6 June 2006 | bkoganbing
"That Isn't Thunder Dear, It's Only My Poor Heart You Hear, And It's Applause, Because You're Mine"
By the time Metro-Goldwyn-Mayer started Mario Lanza in his fourth film, the formula was wearing thin. In That Midnight Kiss, he was an opera singing truckdriver. In The Toast of New Orleans, he was an opera singing fisherman. And in The Great Caruso he was, the greatest opera singer of all. Now he was going to be cast as an opera singer drafted into the army.
So you can understand that Mario was feeling in a bit of a career rut. Why he wasn't cast in some of the classic musicals and operettas of old is beyond me. So despite the fact that the title song became a big hit for him, Mr. Lanza was unhappy.
He set records for binging on food, on liquor, on women that outstripped even what Mario previously did. Looking at some of the scenes filmed out of sequence you can see how his weight went up and down. Reportedly he behaved so outrageously to co-star Doretta Morrow that she up and quit Hollywood and never returned.
That was a pity because Ms. Morrow was certainly a great talent in her own right. She had just come off playing Tuptim on Broadway in The King and I and would soon go back to Broadway in Kismet.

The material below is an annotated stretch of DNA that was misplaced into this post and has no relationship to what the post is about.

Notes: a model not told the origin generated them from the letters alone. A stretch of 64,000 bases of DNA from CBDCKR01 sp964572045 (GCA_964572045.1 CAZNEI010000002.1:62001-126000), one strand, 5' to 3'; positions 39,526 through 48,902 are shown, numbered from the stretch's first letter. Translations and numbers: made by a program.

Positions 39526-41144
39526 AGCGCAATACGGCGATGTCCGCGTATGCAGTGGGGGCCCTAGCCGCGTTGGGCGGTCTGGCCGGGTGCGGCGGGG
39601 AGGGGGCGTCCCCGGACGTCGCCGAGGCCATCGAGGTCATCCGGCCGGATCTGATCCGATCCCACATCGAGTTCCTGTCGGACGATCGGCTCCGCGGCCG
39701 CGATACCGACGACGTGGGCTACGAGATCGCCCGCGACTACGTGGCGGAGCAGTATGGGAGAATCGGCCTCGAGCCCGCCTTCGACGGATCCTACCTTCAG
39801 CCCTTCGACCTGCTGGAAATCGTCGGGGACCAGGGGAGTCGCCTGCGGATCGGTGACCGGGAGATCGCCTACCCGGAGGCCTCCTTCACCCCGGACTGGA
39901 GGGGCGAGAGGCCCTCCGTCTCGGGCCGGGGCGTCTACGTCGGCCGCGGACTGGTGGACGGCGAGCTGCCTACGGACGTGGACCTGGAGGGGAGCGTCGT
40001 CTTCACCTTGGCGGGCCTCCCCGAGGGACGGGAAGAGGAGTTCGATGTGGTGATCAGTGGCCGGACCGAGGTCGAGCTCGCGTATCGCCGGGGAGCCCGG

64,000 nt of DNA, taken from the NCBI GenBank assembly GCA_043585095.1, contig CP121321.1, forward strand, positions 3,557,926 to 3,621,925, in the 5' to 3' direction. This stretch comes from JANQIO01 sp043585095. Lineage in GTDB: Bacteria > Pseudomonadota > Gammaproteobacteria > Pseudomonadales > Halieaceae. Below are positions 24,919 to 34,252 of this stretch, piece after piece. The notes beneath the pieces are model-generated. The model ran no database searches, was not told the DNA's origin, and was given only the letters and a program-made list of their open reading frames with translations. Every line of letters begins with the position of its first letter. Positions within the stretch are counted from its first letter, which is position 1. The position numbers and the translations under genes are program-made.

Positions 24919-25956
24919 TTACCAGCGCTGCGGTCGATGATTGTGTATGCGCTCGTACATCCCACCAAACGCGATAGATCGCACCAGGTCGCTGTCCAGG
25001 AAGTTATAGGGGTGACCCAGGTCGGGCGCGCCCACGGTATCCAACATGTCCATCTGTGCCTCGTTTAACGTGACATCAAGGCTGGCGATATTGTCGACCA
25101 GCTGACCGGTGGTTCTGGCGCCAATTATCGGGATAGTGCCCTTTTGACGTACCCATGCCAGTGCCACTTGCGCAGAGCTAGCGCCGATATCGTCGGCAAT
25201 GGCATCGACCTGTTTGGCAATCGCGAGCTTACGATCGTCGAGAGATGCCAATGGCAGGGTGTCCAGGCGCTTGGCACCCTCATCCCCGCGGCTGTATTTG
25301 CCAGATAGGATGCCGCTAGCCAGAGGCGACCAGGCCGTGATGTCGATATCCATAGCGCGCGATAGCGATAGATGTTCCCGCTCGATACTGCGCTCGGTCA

Despite that Doretta and Mario made some beautiful music together. Especially with the title song and Doretta sings a beautiful version of Cole Porter's You Do Something to Me.
I actually rather liked the premise of this film. Mario Lanza, opera star gets drafted into the army where by the merest of chance he gets an opera loving sergeant James Whitmore who has an aspiring singer for a sister. That would be Ms. Morrow.
Put them together with a whole lot of situations that come up in military service comedies and you have Because You're Mine.
It's not a bad film, not particularly great. But a rut is a rut is a rut.